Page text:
The purchase, announced August 11, is primarily intended to support the expansion of Hitachi’s Lumada diagnostics and analytics platform, with a view of solving more complex customer challenges and improving the range of data available.

Hitachi says the move will enable it to improve the reliability and safety of its global fleet of passenger trains, which includes 276 trains operating in Britain.

Perpetuum, based in Southampton, specialises in the design and manufacture of self-charging wireless condition-monitoring systems for fault detection, and boasts previous clients including British operator Southeastern, rolling stock leasing company Eversholt Rail, British infrastructure manager Network Rail, and SJ, Sweden.

The sensors measure onboard vibrations and transmit real-time data about the performance of critical components including wheelsets, gearboxes, motors and bogies, and feature a proprietary vibration energy-harvesting generator, which allows for units to be completely self-powered.

This data is then combined with artificial intelligence-led analytic tools to allow for the diagnosis of potential faults in components on rolling stock in advance of use. The process enables more precise component replacement and maintenance, increasing the lifespans of parts by up to 25% and achieving a higher availability of rolling stock at any given time.

Perpetuum sensors are currently implemented in around 3000 coaches, of which the company claims none have ever suffered a critical component failure while in service.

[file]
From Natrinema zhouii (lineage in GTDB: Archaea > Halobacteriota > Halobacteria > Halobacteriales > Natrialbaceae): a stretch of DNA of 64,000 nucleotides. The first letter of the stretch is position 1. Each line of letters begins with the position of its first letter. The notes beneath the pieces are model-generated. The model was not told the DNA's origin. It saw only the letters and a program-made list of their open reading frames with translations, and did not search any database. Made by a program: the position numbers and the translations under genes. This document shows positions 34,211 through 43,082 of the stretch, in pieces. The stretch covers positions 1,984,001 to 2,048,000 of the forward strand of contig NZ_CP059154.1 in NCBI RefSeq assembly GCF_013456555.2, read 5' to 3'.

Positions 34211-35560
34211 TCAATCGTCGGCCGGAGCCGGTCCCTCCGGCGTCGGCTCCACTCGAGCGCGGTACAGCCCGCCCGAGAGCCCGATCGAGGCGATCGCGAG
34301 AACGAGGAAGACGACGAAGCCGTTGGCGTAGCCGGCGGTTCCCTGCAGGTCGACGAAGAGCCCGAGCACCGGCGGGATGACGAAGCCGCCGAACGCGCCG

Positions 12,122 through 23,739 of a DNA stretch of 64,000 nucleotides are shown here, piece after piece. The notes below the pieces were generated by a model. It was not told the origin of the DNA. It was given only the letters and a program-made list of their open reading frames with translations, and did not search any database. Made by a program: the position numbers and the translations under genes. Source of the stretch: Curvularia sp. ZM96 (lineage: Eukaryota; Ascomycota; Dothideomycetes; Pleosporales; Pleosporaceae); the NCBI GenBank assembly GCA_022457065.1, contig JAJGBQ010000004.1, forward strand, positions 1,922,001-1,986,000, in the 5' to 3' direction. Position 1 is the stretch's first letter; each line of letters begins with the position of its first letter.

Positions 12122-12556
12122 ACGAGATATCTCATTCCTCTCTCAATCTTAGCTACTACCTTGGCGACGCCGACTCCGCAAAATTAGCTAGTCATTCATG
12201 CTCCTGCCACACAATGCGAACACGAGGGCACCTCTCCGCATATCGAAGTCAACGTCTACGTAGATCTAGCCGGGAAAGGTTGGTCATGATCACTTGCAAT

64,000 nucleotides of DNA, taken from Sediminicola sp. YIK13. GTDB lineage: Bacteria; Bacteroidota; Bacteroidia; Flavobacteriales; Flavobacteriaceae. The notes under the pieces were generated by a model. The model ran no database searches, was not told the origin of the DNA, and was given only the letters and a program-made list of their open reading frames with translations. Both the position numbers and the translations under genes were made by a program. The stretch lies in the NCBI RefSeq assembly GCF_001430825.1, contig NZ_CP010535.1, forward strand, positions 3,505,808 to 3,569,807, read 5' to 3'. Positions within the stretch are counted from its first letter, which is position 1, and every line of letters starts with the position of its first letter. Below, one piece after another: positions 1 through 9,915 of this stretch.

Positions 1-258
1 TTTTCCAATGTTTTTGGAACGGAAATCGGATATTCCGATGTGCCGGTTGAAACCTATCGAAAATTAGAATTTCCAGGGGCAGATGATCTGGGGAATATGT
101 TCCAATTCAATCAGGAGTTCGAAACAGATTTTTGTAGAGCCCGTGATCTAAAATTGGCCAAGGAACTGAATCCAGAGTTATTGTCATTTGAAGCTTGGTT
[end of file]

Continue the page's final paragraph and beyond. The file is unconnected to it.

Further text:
“Perpetuum’s data-driven insights will offer further improvements to the service we provide to our customers,” says Mr Andrew Barr, group CEO at Hitachi Rail. “It also supports Hitachi’s growth in the digital technologies space, which is increasingly becoming our key offering.”

The announcement is the latest in a series of investments by Hitachi in its British rail business, and comes as Britain and Japan negotiate a free trade agreement following Brexit.

In July, Hitachi also signed an agreement with Sunderland-based battery manufacturer Hyperdrive Innovation for the development and supply of battery packs for trains planned for production at its Newton Aycliffe site. It follows an announcement in January that Hitachi would invest £8.5m in the construction of a new welding and painting facility at the facility.